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Acts of The Martyrs
Accounts of early Christian martyrdoms, divisible into several categories:
(1) Official transcripts of court proceedings (acta proper; gesta), deposited in archives: e.g., Justin, the Scillitans, Cyprian.
(2) Broader, more literary narratives compiled by Christians from the personal testimony of participants (e.g., Perpetua) or spectators (Gr. martyria; Lat. passiones): e.g., Polycarp, martyrs of Lyons and Vienne, Perpetua and Felicitas.
Both these genres were liable to interpolation (e.g., the Scillitans' acta), normally with embellishment of the miraculous, a feature not always absent from the original versions.
(3) Largely legendary stories constructed around a slender historical core, sometimes solely the martyr's name: e.g., Ignatius, Vincent, Lawrence, George,. As the golden age of martyrdom faded into the past, this literature multiplied and became the Christians' novels and romances. Their reflection of popular Christianity gives them a secondary historical value.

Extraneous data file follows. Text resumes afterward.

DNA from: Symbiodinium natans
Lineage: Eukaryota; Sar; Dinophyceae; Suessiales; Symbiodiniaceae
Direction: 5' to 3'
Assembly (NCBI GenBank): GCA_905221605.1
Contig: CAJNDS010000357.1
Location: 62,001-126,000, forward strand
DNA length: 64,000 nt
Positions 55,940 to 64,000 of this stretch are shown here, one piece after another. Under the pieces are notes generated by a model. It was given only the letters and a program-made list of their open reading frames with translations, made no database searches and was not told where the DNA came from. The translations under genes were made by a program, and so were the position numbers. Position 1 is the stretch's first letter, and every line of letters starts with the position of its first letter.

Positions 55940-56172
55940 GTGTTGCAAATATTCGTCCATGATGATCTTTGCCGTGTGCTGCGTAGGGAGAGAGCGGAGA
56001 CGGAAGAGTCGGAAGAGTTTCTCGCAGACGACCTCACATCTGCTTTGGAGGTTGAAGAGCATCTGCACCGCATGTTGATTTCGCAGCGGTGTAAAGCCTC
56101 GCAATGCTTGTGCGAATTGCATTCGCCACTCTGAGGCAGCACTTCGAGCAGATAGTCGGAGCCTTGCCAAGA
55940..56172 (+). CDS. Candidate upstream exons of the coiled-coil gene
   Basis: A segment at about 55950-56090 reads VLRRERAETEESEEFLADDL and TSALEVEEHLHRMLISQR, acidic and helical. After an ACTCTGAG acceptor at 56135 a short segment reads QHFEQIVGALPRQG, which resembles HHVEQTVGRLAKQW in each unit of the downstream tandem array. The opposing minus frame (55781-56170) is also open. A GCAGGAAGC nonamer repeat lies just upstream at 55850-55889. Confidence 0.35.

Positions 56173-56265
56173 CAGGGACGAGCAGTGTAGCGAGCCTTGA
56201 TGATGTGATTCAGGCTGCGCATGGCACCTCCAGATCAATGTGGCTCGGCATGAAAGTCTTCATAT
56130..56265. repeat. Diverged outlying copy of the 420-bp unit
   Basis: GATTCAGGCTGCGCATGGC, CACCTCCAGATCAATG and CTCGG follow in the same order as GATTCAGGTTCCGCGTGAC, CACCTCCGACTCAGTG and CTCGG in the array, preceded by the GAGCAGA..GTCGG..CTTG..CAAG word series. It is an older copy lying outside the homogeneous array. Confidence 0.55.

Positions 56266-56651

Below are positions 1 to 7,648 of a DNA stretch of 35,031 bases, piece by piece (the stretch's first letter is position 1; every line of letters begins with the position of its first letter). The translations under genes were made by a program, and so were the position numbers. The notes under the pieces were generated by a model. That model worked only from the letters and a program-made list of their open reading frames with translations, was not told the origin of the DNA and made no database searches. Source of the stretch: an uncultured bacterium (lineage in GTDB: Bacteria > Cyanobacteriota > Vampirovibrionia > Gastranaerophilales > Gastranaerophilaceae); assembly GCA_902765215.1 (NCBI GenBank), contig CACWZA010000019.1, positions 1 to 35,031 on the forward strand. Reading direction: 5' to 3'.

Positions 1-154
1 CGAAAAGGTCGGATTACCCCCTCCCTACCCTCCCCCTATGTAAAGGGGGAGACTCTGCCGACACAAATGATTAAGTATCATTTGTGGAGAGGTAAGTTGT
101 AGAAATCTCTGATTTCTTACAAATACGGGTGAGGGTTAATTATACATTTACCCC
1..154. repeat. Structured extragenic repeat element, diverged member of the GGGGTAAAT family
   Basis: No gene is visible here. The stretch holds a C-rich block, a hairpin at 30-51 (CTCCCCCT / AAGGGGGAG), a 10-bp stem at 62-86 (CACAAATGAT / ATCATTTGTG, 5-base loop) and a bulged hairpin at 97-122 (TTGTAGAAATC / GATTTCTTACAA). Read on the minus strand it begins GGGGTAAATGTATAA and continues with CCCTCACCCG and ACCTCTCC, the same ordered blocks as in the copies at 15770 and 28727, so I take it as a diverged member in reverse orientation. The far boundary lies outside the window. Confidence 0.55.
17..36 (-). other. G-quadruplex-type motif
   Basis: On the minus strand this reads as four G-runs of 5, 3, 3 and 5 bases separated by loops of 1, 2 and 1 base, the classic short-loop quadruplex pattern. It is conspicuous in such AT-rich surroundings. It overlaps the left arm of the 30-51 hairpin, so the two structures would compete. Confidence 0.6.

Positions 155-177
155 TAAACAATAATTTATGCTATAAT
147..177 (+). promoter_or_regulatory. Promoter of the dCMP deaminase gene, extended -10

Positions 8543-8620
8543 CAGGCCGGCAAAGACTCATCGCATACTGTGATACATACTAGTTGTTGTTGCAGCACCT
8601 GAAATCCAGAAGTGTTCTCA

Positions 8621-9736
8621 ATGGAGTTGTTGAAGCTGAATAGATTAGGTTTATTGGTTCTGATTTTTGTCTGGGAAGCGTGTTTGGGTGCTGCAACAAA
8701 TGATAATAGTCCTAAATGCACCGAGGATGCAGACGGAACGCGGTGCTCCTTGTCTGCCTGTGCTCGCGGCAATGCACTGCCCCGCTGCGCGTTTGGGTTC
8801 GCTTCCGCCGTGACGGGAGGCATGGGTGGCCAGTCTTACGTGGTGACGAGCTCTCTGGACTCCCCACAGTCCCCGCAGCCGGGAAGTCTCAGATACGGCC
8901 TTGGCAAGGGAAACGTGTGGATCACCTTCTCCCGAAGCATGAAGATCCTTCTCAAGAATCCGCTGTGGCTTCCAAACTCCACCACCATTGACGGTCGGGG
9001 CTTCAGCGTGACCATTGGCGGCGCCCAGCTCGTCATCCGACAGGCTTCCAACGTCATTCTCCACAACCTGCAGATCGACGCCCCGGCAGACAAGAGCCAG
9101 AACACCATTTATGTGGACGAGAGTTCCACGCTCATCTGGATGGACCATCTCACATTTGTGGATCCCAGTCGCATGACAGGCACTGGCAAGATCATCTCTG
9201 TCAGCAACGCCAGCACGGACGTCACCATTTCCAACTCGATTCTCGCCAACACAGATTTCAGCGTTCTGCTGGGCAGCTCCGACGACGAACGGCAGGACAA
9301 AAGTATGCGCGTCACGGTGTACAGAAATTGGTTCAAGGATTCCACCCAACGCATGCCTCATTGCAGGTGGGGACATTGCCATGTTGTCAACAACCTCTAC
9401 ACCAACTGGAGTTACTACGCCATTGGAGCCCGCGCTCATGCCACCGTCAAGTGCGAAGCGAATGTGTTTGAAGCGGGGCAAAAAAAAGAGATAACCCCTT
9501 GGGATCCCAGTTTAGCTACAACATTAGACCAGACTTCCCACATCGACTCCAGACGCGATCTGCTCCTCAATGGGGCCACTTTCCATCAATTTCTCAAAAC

These various accounts served for apologia (“the blood of the martyrs is seed”) and edification (the martyr's imitatio Christi) as well as commemoration (in the West, especially Africa, the acts were read liturgically on the martyr's “birthday,” natalitia). There existed models both Jewish (e.g., 2 Maccabees) and pagan (H.A. Musurillo, The Acts of the Pagan Martyrs, 1954).
H. Delehaye, Les Passions des Martyrs et les genres littéraires (1921); idem, Les Origines du culte des Martyrs (2nd ed., 1933); H. von Campenhausen, Die Idee des Martyriums in der Alten Kirche (1936); H. Leclercq in DACL 1, pp. 373-446; J. Quasten, Patrology 1, pp. 176-85.
Texts: R. Knopf, G. Krüger, G. Ruhbach, Ausgewählte Martyrerakten (4th ed. 1965). With translation: H. Musurillo, The Acts of the Christian Martyrs (1972).